Monday, 14 September 2015
NHS/DUK: The truth about carbs
Should people with diabetes avoid carbs?
Diabetes UK recommends that people with diabetes should try to eat a healthy balanced diet, as depicted in the eatwell plate, and to include starchy foods at every meal. Steer clear of cutting out entire food groups. It is recommended that everyone with diabetes sees a registered dietitian for specific advice on their food choices. Your GP can refer you to a registered dietitian.
Diabetes UK says there is some evidence which suggests that low-carb diets can lead to weight loss and improvements in blood glucose control in people with type 2 diabetes in the short term. However, it is unclear whether the diet is a safe and effective way to manage type 2 diabetes in the long term.
Weight loss from a low-carb diet may be because of a reduced intake of calories overall and not specifically as a result of eating less carbohydrate. There is also not enough evidence to support the use of low-carb diets in people with type 1 diabetes.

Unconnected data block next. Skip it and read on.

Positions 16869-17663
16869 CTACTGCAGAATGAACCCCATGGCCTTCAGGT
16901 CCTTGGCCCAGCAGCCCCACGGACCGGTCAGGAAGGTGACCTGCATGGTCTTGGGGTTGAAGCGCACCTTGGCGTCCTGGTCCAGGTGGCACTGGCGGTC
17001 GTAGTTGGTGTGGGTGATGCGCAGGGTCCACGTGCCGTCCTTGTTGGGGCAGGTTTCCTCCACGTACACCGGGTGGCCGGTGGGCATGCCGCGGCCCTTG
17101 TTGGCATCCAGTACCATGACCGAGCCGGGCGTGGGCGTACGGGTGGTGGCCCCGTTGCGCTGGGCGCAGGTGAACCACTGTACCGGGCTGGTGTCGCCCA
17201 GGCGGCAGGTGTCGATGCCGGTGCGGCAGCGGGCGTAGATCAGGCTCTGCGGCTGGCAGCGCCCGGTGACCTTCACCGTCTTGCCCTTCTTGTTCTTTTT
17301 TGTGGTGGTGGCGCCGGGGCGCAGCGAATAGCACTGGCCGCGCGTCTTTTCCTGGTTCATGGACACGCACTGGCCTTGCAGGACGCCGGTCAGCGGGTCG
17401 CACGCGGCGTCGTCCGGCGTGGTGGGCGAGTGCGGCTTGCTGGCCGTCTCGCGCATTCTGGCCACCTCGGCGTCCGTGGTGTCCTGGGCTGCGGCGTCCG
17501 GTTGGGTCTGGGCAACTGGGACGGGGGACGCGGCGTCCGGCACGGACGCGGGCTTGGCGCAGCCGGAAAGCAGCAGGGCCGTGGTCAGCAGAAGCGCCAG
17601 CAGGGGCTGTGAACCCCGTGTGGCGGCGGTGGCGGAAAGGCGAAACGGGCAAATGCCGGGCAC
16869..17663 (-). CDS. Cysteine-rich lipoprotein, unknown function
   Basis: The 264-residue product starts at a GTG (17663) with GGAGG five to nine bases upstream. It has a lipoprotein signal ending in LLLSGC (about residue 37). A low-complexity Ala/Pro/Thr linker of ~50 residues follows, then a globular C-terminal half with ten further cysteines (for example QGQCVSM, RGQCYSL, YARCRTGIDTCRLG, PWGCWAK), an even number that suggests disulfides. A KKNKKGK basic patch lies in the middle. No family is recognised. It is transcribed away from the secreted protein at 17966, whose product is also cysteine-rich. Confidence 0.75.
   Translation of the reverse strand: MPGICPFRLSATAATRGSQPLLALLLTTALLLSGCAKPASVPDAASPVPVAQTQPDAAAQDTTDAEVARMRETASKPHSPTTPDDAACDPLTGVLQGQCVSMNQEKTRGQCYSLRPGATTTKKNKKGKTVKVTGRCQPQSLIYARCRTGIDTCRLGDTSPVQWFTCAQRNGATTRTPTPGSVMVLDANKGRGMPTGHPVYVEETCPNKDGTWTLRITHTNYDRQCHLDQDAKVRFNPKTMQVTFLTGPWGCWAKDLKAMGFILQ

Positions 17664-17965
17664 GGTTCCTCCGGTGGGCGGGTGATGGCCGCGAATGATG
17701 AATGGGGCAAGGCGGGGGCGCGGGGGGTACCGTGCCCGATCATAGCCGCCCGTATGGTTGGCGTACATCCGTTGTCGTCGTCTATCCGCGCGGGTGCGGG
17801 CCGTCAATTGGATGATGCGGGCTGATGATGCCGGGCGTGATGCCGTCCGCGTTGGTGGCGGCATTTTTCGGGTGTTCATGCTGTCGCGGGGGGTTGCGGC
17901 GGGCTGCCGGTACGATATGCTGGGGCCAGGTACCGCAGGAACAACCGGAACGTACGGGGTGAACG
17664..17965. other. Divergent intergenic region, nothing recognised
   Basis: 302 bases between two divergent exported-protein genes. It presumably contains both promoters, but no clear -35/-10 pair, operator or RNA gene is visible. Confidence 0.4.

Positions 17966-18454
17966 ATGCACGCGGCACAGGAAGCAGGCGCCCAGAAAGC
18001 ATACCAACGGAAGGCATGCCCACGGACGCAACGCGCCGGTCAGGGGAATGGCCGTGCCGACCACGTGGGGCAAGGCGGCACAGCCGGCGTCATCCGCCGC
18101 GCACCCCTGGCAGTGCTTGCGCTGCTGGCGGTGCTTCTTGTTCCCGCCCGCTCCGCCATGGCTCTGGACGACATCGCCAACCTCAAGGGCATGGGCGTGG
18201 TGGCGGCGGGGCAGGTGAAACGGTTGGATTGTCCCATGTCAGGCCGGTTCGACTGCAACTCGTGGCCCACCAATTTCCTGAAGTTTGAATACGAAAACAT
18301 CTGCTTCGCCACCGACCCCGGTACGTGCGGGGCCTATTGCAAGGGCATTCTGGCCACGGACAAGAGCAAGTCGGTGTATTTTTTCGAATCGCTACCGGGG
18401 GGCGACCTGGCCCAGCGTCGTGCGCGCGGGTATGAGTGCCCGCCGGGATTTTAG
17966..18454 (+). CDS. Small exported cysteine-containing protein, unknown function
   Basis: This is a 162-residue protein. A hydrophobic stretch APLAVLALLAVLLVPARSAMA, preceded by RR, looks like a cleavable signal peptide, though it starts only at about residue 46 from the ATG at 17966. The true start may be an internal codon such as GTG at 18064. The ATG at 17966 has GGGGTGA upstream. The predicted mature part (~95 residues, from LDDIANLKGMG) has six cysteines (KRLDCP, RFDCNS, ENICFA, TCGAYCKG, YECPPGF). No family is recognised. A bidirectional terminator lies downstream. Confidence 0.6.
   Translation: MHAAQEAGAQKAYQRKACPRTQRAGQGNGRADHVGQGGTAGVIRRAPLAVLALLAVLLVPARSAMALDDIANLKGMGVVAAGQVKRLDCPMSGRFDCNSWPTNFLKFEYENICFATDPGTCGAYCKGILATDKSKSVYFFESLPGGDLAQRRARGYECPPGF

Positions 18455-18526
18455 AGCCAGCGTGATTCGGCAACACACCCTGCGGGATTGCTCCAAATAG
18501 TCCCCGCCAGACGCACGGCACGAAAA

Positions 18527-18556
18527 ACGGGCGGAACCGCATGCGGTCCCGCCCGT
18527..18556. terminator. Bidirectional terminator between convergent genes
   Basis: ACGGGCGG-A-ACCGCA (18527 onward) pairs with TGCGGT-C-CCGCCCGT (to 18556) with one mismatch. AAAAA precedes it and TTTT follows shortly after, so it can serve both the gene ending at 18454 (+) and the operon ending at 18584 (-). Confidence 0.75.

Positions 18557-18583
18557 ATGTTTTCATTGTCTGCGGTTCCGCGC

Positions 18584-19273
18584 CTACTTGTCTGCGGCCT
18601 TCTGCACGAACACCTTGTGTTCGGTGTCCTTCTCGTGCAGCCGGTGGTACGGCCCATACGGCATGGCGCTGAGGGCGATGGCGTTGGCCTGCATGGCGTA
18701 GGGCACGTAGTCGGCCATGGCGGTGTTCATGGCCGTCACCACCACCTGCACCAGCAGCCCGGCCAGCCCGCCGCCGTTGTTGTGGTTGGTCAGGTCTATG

Douglas Twenefour, Diabetes UK clinical adviser, says: “When considering a low-carbohydrate diet as an option, people with diabetes should be made aware of possible side effects such as the risk ofhypoglycaemia (low blood sugar). We also advise that people with diabetes discuss the amount of carbohydrate to be restricted with their healthcare team.
“The best way to manage diabetes is by taking prescribed medications and by maintaining a healthy lifestyle that includes plenty of physical activity and a balanced diet that is low in saturated fat, salt and sugar and rich in fruit and vegetables, without completely cutting out any particular food groups.”
Read Diabetes UK's review of the evidence from 1998 to 2009 on low-carb diets and their conclusions.
This is just an excerpt pertaining to Diabetes, the rest of the article is just more of the same nonsense.